… My heart’s in Accra Ethan Zuckerman’s online home, since 2003

March 18, 2009

Lova Rakatomalala on Twitter and Madagascar. And the US State Department.

Filed under: Africa,Media — Ethan @ 10:03 pm

Lova Rakotamalala has been spending a lot of his time explaining the crisis in Madagascar to the global media.

In a recent blog post, he explains some of the factors that’s led him to the unusual position of becoming citizen spokesman for his homeland. His work summarizing posts on Twitter is very similar to what he’s done so well for Global Voices – finding citizen voices, and putting them into context.

Lova shares his most memorable moment from the crisis, an exchange with @dipnote, the Twitter handle for the US Department of State. I hadn’t realizd that the State Department knew what twitter was, never mind that they knew how to use it well. Here’s a stretch of tweets from @dipnote from midday yesterday:

# RT @usembassylondon: Reports that President Ravalomanana of Madagascar is seeking sanctuary at the U.S. Embassy in Antananarivo are FALSE.12:30 PM Mar 17th from TweetDeck

# U.S. continues to call upon all parties to exercise restraint following the resignation of President Ravalomanana of #Madagascar.12:07 PM Mar 17th from TweetDeck

# @lrakoto @ paulissima @tandriamirado @xcazin President Ravalomanana has made no such request and is not in the U.S. Embassy.12:01 PM Mar 17th from TweetDeck

# President Ravalomanana has made no such request and is not in the US Embassy.11:46 AM Mar 17th from TweetDeck

# We are aware of media reports that President Ravalomanana of Madagascar is seeking sanctuary at the U.S. Embassy in Antananarivo.11:46 AM Mar 17th from TweetDeck

Okay, so I’m impressed. Not only does the State Department follow Twitter, they’re using it to get out in front of rumors that were being reported on major news networks, including France24.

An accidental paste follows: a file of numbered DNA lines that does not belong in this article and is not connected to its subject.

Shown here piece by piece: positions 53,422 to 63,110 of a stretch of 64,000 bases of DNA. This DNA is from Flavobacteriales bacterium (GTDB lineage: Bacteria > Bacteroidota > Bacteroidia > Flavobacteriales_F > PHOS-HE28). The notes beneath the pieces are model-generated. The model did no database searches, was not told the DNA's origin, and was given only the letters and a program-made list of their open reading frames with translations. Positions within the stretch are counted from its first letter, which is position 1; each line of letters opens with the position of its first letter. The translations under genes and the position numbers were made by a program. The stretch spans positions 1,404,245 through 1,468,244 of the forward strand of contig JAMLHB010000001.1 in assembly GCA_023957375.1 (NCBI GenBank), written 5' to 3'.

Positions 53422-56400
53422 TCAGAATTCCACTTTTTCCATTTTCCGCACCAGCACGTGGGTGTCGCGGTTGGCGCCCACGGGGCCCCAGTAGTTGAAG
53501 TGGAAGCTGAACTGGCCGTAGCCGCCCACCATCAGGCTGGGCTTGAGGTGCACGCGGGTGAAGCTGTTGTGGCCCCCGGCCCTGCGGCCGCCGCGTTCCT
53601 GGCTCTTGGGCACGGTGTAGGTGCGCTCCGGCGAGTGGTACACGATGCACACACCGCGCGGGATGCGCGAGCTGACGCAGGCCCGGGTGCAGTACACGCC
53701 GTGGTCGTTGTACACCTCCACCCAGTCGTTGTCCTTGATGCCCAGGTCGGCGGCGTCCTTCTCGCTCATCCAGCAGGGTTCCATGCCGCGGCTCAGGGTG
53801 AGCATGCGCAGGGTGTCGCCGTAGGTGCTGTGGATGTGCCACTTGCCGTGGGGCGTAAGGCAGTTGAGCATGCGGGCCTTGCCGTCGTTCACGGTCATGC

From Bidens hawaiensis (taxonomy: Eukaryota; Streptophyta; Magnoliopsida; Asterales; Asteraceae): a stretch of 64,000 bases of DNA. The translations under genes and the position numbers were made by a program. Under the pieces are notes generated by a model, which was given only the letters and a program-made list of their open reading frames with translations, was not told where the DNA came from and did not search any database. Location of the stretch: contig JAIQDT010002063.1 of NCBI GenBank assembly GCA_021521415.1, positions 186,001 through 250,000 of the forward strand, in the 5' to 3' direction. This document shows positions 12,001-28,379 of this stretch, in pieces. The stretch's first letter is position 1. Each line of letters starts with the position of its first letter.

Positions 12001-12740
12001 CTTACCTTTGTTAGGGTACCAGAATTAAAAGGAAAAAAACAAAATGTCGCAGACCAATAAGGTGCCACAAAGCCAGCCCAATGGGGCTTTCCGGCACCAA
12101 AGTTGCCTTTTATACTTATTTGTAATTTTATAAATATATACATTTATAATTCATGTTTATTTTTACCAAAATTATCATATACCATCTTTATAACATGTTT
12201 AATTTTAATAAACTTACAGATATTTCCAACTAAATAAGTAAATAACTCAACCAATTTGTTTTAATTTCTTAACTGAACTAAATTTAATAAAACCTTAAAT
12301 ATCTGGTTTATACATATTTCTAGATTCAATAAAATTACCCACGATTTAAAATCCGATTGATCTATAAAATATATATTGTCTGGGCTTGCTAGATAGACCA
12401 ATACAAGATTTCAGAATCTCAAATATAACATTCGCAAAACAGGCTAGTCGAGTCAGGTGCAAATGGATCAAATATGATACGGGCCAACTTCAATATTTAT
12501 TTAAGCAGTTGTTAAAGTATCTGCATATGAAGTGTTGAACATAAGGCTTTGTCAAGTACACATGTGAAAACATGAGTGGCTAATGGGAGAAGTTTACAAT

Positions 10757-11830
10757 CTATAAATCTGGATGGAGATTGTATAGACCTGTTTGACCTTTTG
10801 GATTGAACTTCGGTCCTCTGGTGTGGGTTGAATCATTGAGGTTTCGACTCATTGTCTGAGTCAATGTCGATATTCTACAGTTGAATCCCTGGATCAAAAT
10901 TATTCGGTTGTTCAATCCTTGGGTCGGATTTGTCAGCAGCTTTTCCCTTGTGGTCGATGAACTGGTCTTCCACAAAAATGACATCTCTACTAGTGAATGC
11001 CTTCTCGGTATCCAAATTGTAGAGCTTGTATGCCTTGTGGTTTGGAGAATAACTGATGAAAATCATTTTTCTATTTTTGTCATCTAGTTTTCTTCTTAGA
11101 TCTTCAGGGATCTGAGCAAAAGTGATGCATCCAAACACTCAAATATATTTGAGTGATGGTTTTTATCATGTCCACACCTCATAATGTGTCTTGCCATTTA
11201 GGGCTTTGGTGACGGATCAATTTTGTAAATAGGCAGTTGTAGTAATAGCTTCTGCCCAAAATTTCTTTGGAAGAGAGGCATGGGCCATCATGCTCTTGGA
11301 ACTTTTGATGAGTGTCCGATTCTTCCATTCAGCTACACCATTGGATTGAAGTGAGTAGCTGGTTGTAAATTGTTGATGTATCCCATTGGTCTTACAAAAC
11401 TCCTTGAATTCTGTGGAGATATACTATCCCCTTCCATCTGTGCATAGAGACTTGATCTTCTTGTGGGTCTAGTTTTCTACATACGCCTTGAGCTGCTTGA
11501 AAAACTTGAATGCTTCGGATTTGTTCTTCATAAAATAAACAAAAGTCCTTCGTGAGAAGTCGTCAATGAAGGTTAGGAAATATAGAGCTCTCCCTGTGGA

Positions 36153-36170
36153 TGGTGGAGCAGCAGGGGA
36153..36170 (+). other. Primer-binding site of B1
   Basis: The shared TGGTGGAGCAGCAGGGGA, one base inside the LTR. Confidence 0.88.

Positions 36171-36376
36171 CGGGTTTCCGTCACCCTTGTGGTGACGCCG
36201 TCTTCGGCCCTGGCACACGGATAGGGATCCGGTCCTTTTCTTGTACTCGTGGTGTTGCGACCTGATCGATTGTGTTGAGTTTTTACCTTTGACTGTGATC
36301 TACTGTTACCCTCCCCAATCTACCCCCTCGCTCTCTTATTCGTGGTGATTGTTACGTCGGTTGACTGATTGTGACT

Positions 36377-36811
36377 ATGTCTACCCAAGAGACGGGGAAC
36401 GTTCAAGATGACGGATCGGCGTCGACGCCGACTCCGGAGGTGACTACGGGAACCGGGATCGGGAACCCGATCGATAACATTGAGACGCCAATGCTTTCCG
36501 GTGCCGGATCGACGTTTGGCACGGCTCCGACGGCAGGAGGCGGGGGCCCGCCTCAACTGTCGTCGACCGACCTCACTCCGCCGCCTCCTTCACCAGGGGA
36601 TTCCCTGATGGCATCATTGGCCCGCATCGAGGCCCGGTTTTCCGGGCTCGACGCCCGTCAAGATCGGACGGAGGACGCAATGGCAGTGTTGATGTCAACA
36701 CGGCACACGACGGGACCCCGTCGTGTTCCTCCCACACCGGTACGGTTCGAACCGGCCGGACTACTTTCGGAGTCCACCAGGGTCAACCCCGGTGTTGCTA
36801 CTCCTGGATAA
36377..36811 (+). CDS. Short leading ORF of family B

I’m impressed by Lova as well. It’s not easy to report on events tearing your country apart, and to weigh the accuracy of these reports in real time. Twitter has made this process faster, and therefore harder, for those of us trying to help others navigate citizen media. Glad to see Lova getting the attention he deserves.

4 Comments

  1. … and there will hopefully be even more malagasy citizen particpation in the future! I’m looking forward to that:

    Improving political participation via the Internet
    http://www.madagaskar-vision.de/communique.html

    Comment by Harald Kreutzer — March 19, 2009 @ 9:46 am

  2. I’ve been following Lova’s work for a long time, I agree, he’s doing a great job. I recently started following your blog as well; the community of Madagascar followers is so interesting, we’re all connected! Thanks for your contributions. I’ve gotten some great links from your site.

    Comment by Sara LeHoullier — March 19, 2009 @ 8:14 pm

  3. […] information in response to rumors and thus counter-act misinformation as soon as it spreads. If the US Embassy can do this in Madagascar using Twitter, why can’t humanitarian organizations do the […]

    Pingback by Ushahidi: From Croudsourcing to Crowdfeeding « iRevolution — March 27, 2009 @ 12:21 am

  4. […] information in response to rumors and thus counter-act misinformation as soon as it spreads. If the US Embassy can do this in Madagascar using Twitter, why can’t humanitarian organizations do the equivalent? [my […]

    Pingback by The Antisocial Humanitarian deals with rumours at humanitarian.info — April 6, 2009 @ 5:25 am

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